Building a Successful Brand Experience Is More Than Colors and Slogans—Here’s Why

Branding: whether you’re a new entrepreneur or a highly experienced magnate, you’ve most likely heard of this concept in one way or another.

And in a world where consumers no longer base their purchases on pure specifications and price alone, it’s a much more essential factor than ever.

As the modern buyer grows more nuanced with specific preferences, branding—or brand experiences, in particular—shows itself as an increasingly impactful influence on whether someone buys something or not. In the field of ecommerce, this is especially evident because of how competitive the space is and how a brand shapes the journey and decisions a buyer makes between finding out about a product and eventually purchasing it. 

For ecommerce businesses and DTC brand owners, this all points to one key realization: building an effective brand experience is just as important as finding the right product to sell.

But, the growing importance of branding also brings up one question in the minds of many learning more about it:

Brand experience

What does it take to build a successful brand experience?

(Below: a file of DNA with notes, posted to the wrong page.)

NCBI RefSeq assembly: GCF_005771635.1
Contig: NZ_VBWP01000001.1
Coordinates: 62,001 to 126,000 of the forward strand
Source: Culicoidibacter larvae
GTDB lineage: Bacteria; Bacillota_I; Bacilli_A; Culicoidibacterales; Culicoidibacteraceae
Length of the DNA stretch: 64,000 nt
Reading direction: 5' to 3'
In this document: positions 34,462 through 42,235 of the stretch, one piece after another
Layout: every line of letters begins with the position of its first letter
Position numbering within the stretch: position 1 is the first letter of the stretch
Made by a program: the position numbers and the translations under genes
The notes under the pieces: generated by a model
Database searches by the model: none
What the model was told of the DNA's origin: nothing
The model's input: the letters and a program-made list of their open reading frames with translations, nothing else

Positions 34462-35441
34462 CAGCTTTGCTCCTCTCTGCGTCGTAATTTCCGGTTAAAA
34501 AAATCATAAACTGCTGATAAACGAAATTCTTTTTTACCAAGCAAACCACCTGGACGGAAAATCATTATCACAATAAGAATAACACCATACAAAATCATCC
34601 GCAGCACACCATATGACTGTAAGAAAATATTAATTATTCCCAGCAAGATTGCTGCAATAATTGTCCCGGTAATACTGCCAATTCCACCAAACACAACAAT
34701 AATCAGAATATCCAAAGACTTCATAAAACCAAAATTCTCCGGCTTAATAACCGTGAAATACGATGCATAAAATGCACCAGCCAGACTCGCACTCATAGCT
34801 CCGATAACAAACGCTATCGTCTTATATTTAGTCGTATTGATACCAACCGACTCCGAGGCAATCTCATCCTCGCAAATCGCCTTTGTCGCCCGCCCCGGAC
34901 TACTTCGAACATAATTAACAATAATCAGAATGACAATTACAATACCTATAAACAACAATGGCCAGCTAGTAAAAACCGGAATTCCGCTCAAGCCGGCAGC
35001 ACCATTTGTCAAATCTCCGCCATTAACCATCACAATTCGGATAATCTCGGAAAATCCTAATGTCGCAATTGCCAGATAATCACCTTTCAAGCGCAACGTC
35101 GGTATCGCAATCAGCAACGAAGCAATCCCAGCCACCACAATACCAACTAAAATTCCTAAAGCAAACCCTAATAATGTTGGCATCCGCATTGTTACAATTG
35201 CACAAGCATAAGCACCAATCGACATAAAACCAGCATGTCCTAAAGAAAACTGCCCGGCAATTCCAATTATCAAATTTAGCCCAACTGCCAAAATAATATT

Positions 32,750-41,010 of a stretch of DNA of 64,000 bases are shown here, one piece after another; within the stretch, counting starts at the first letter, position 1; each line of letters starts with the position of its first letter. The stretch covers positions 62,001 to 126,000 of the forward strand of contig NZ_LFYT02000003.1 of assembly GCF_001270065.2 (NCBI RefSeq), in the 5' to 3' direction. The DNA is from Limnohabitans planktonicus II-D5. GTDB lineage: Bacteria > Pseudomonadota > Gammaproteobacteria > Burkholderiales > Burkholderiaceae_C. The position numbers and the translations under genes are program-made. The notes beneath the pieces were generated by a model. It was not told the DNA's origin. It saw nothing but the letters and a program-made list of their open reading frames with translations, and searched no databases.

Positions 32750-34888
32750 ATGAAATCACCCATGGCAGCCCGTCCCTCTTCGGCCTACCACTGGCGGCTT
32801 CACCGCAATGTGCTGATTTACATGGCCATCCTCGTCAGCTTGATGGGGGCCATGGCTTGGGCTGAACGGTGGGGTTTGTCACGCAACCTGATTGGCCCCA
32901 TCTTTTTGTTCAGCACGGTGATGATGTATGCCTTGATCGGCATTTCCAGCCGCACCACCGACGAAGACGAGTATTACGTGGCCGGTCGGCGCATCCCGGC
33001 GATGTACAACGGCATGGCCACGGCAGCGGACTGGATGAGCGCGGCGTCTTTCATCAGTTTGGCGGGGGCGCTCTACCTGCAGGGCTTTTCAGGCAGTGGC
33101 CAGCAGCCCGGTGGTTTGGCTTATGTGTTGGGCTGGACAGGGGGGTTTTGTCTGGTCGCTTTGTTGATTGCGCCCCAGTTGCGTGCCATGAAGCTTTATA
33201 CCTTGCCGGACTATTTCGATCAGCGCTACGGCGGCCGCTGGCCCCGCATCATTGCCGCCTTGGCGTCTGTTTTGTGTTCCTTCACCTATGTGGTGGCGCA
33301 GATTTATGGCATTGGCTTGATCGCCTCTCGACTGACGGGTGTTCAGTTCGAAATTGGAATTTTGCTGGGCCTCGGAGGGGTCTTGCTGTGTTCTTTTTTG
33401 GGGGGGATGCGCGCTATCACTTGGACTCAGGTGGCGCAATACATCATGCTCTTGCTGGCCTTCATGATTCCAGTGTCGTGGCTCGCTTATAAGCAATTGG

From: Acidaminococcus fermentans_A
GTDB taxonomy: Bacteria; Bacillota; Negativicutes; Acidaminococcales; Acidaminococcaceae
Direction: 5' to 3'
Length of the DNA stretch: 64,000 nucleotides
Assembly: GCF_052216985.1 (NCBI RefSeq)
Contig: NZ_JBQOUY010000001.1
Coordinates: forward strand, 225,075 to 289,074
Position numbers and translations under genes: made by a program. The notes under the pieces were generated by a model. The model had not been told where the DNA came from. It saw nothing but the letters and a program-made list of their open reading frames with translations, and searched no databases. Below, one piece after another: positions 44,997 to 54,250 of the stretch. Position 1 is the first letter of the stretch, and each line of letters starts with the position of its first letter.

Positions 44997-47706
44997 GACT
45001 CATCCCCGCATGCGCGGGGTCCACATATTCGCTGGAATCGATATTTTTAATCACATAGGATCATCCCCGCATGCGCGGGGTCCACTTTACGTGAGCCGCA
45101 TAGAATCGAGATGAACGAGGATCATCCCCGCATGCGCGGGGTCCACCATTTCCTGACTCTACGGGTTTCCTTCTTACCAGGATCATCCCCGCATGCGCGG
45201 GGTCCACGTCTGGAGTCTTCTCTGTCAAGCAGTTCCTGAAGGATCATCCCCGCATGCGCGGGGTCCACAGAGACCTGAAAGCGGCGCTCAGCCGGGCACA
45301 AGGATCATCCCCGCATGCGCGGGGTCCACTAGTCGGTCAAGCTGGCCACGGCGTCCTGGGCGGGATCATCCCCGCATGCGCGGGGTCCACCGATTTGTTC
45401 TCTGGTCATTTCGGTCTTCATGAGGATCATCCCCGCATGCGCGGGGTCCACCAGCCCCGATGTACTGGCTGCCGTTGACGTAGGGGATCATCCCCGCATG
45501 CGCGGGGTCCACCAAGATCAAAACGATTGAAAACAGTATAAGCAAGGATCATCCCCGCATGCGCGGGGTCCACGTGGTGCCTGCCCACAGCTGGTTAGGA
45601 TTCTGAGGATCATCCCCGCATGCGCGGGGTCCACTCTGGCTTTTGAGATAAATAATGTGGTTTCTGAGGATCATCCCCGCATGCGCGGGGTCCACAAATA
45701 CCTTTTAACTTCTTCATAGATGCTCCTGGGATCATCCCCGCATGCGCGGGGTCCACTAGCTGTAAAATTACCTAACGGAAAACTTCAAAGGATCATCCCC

In a recent episode of The EcommOps Podcast, hosts Dayu Yang and Simon De Raadt sit down to answer this question and dive deeper into the ever-growing importance of building impactful brand experiences. Throughout their discussion, they delve into the specifics of effective brands and expound on essential lessons that most players in the ecommerce industry overlook. 

If you’re looking to equip your ecommerce business with a powerful brand experience that converts and creates loyal customers, then this podcast episode is a must-listen.

Here are some of the most important takeaways from Dayu and Simon’s insightful conversation:

1. Great branding transcends logos and packaging; it is fundamentally about building a relationship and developing trust with customers.

While most entrepreneurs believe that branding is confined to the purely-visual, the reality is that the experience and psychology of customer interaction serve as crucial elements and factors to consider in the process of building an effective experience.

Here are a few words Dayu had to share about the essence of great branding:

So there’s no clear answer on what necessarily a great brand is. The really only clear answer is what a brand should be is building that relationship with its customers, having its customers trust them, and having its customers want to buy from them, regardless of what they do. Anything around marketing and all your marketing campaigns, your email campaigns, that’s just gravy. That’s just reminding the customer to buy from you a little bit faster.